2. Buying a used car entails risk. Such is life. But, and it’s a big butt, so does buying a new car. New does not mean well engineered, or even properly assembled. There are tons of invisible components in new cars, including all the software, and hardware needed to use it, that may or may not be properly programmed past what is necessary to get it off the dealer’s lot. And a used car doesn’t depreciate 5-10 thousand dollars when you drive it away. 5-10 grand will do a lot of work on a car, even on a later model, and more on an older one. In my almost 50 years of driving I’ve bought one new car, because I realized extraordinary profit on a real estate sale. A month later it was a used car. Two years and 50,000 miles later it was out of warranty.

  3. In my experience, most performance cars are actually babied. People rarely drive them anywhere near their design limits. The guy with a Hemi Challenger might do an occasional burnout, but will also change every fluid. Something like a Lancer evolution or Impreza STI being the exception, since most are driven hard by kids.

    In my Mercedes dealer days, the AMGs were usually pampered. Talking about bald tires did remind of a C63 that i did a 40k on once. A proper Mercedes service includes a test drive. I always drove them first, so I could look for causes of problems I picked up on during the drive. The C63 had Just over four thousand miles even though it was four years old and due for a 40k service. I got in it and it took off. I just thought to myself that the owner drives it aggressively, because everything was adapted to a very aggressive driving style. I thought “good for him, he drives it like he should” and carried on.

    I get it back and in the air, the rear tires are bald, and brakes at about 50% which is unusual at that mileage even on a performance model. The advisor comes out and asks if it needs anything, already assuming the answer is no. I show him the tires and he almost falls back. He says the owner is a feeble old lady, that can barely walk even with a walker. I’m confused, because this car is clearly driven harder than more than 99% of these cars. I finish the service. I happened to be up front when the lady got in her car in the drive. After struggling to put her walker into the trunk, she struggles even harder to make her way to the driver’s seat.

    Once in, she starts it, Revs it in park, Puts it in drive and pretty briskly gets it to the exit of the dealership. Once traffic cleared, she gunned it. The tires were spinning, and she was gone in a flash. That was my ultimate, “don’t trust a book by its cover” moments.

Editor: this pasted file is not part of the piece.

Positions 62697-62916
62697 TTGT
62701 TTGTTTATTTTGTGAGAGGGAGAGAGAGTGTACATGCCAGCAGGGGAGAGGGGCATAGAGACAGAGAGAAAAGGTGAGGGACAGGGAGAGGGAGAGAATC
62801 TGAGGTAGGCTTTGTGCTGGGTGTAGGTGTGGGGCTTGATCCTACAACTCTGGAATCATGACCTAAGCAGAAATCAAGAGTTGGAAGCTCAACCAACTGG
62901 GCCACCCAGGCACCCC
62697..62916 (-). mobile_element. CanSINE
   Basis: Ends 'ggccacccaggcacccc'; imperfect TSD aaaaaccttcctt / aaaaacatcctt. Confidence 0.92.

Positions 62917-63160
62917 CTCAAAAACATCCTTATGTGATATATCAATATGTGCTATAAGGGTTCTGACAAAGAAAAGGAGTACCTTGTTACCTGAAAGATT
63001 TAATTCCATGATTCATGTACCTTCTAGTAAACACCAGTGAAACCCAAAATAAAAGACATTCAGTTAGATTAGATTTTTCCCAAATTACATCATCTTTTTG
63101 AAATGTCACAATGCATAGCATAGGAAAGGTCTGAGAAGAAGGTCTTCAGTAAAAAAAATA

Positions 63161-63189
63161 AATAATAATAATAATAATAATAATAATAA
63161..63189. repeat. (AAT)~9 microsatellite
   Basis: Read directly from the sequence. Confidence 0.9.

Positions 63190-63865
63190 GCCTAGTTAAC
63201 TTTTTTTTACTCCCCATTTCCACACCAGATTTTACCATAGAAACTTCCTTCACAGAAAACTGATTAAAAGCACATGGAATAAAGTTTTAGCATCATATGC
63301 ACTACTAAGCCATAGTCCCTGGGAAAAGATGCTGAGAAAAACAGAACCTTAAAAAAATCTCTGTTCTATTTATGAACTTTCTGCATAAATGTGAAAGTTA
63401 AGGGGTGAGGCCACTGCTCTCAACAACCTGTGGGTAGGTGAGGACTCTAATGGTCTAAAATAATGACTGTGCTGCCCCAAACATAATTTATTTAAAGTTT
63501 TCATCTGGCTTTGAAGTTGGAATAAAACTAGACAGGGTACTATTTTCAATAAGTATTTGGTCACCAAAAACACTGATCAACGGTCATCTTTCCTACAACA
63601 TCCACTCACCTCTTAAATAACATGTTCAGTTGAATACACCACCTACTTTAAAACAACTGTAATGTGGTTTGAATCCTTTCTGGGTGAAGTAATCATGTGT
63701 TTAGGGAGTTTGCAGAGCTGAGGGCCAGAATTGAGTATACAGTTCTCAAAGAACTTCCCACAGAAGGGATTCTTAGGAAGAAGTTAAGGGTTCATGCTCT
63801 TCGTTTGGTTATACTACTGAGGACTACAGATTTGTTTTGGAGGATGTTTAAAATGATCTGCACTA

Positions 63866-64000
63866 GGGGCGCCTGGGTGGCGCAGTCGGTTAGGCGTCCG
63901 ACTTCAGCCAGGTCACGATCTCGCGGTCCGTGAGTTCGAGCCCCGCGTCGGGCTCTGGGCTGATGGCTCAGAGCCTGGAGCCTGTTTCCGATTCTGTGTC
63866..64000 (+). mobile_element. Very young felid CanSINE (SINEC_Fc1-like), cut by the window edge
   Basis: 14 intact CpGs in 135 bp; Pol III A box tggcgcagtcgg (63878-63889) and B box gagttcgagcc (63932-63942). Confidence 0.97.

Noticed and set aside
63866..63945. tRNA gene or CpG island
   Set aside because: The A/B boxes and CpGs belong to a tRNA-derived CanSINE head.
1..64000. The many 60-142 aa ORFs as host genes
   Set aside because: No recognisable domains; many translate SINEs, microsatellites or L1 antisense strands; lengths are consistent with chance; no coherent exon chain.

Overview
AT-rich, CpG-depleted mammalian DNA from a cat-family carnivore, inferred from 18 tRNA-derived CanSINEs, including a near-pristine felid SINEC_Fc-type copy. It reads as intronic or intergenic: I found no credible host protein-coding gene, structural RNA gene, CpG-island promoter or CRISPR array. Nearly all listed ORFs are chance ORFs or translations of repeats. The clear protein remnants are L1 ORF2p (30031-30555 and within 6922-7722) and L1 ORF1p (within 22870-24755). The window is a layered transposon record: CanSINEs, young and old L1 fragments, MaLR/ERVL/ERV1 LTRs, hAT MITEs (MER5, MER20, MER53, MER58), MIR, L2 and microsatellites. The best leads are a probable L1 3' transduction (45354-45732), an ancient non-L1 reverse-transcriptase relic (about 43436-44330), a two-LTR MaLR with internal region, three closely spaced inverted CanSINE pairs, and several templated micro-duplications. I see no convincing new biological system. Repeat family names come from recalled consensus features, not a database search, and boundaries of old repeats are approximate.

• I agree, Mattacks. I have a couple friends with late model vettes and one with an 06 GTO. Those cars have thousands of dollars in accessories and goodies, they get polished every 5 minutes, never been abused, and get probably 3 times more maintenance than the factory recommends. I’d buy any one of them in a heartbeat. They’re all probably better than when they came off the assembly line. Then again, all these guys are in their 60’s or early 70’s, maybe that makes a difference.

  4. Glad to see the caveat emptor, Eric.

    I bought a 95 T/a vert a few years ago.

    I did all my homework, the fluids tested, etc.

    A few months ago, it started to overheat. I pulled over.

    The ultimate verdict was that the head gaskets were trashed and that meant about 3k in parts and service since I’ve long ago realized my back pain is too serious to work on a car like a 4th gen.

    My point is that sometimes you do well, as I have many times, but sometimes you eat a large repair bill like with the 95 even if you do your homework.

    Like you said, caveat emptor.

    I’ve done well with the advice you provide and sometimes have had to shell out. 80-90’s GM cars tend to give you expensive fits even with low mileage.

    But even with a car I paid 5 grand for, then had to put another 3 in 2 years later, I can’t complain. I still have a beautiful black Trans Am convertible and no car payments, plus it doesn’t have all the electronic bugaboos modern cars do.